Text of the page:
I was raised by one of those superhero moms. You know the type—the ones who had the clothing you went to school in washed the next day, always had supper ready on time, arrived early to both drop you off and pick you up, made the beds each day without a single wrinkle, and packed the perfectly balanced lunchbox. I am very grateful for the example my mother set for me as both a working woman and a diligent housewife.
When I got married and we decided I would be a stay-at-home housewife, I set the same standards for my household that my mother had in ours. I mean, why couldn’t I have the same perfect household as her if I don’t have children yet and I’m not working? Tidiness and organization almost seemed to come naturally to me.
About a year and a half into our marriage, my husband and I began a new chapter in our lives with our first pregnancy. Before I became pregnant, I already made a commitment to myself and my husband that I would not let my housework fall apart simply because we had children. I was going to keep my same high standards—no matter what.
A few weeks into pregnancy, morning sickness and nausea overcame me. At first, I could push through, but within a week I found myself curled up on the couch for hours. Sickness seemed to never end, but the few times I would feel relief, my body would give way to sleep. I gave up working out, cancelled babysitting jobs, and watched laundry pile up. Most days I would pull myself from the couch cushions before supper to attempt meal prep, but some days I gave up after gagging over the smells of the kitchen. I tried to keep the living room curtains closed because the sunlight revealed a layer of wood chips, dog hair, and dust covering our floors.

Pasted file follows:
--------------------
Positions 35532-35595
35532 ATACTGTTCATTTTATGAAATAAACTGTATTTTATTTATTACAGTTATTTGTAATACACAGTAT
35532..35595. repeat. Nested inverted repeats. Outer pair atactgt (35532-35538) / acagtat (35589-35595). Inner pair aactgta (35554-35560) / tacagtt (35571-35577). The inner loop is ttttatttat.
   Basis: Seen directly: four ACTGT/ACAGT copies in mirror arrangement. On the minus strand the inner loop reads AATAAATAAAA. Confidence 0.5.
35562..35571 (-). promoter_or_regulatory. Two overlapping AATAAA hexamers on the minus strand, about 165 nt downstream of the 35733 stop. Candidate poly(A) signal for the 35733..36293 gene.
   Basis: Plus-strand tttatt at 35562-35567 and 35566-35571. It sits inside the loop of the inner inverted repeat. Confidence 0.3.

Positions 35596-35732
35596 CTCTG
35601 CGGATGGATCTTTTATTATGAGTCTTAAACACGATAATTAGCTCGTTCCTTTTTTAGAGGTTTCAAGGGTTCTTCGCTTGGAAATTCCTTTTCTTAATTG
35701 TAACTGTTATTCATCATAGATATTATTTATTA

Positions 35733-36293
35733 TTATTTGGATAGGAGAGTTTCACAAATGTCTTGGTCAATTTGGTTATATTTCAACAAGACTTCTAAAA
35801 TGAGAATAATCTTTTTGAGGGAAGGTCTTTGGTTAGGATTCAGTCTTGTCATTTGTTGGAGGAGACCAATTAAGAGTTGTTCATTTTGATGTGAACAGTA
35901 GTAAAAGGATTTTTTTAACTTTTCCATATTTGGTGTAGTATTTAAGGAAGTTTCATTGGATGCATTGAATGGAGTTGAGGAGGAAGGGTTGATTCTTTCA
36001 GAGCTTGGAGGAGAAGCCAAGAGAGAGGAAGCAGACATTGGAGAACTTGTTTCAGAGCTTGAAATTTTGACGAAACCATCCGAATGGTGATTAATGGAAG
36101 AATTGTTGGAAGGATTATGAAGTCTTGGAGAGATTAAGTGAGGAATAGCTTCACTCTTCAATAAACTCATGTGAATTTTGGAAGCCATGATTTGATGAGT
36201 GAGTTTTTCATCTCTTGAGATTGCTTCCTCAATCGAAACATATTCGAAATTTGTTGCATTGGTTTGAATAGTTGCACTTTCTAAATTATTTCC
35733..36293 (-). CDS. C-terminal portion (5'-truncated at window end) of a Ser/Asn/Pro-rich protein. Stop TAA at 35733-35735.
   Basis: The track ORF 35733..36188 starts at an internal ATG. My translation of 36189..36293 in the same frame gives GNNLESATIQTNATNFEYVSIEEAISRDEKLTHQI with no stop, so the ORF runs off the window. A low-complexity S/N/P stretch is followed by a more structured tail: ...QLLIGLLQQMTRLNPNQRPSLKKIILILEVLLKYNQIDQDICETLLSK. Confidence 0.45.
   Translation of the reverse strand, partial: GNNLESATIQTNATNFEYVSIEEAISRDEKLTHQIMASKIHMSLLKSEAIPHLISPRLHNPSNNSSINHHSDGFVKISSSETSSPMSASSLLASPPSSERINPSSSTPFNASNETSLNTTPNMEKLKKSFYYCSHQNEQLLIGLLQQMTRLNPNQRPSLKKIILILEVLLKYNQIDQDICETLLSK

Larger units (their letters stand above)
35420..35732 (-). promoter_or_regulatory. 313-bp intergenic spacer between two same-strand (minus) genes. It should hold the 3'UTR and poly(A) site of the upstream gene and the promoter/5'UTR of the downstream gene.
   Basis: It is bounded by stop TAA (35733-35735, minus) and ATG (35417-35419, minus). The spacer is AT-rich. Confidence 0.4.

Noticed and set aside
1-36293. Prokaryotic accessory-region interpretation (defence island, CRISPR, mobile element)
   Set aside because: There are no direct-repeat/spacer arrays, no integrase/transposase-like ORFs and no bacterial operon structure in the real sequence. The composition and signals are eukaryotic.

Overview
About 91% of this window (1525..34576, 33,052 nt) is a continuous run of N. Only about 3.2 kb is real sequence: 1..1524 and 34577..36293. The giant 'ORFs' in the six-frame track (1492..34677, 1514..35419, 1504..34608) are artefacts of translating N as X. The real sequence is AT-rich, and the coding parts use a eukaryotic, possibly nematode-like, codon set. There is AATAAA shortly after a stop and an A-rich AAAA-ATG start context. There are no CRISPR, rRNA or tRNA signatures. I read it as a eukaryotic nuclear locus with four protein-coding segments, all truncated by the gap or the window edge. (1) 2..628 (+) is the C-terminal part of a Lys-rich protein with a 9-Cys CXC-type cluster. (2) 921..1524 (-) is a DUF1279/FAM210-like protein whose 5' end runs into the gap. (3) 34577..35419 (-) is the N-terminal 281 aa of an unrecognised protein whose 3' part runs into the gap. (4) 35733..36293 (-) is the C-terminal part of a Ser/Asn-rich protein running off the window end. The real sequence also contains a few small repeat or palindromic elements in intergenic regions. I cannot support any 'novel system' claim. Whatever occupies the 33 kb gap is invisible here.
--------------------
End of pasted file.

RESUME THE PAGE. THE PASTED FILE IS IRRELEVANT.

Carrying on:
One afternoon, after a three hour nap, I woke up not rested but ashamed. I hated seeing how pregnancy had debunked all my routines and tattered my tidiness. Though my husband never seemed bothered, I cried and apologized daily for the messy floors and my excess sleep. I knew I needed rest, but the amount I was getting overwhelmed me. I wanted to force myself into my old routines, but my body wouldn’t allow it. My husband would try to pick up the slack, but that only made me more sad and frustrated.
Tired and exhausted momma, can you relate to what I experienced? First time pregnant wife, do you know the struggle of perfectionism and tiredness? It doesn’t need to stay this way. I want to offer you true change and hope from the Bible that I had to work through in those early months of pregnancy as a housewife.
Read the rest of this article at Strength & Song.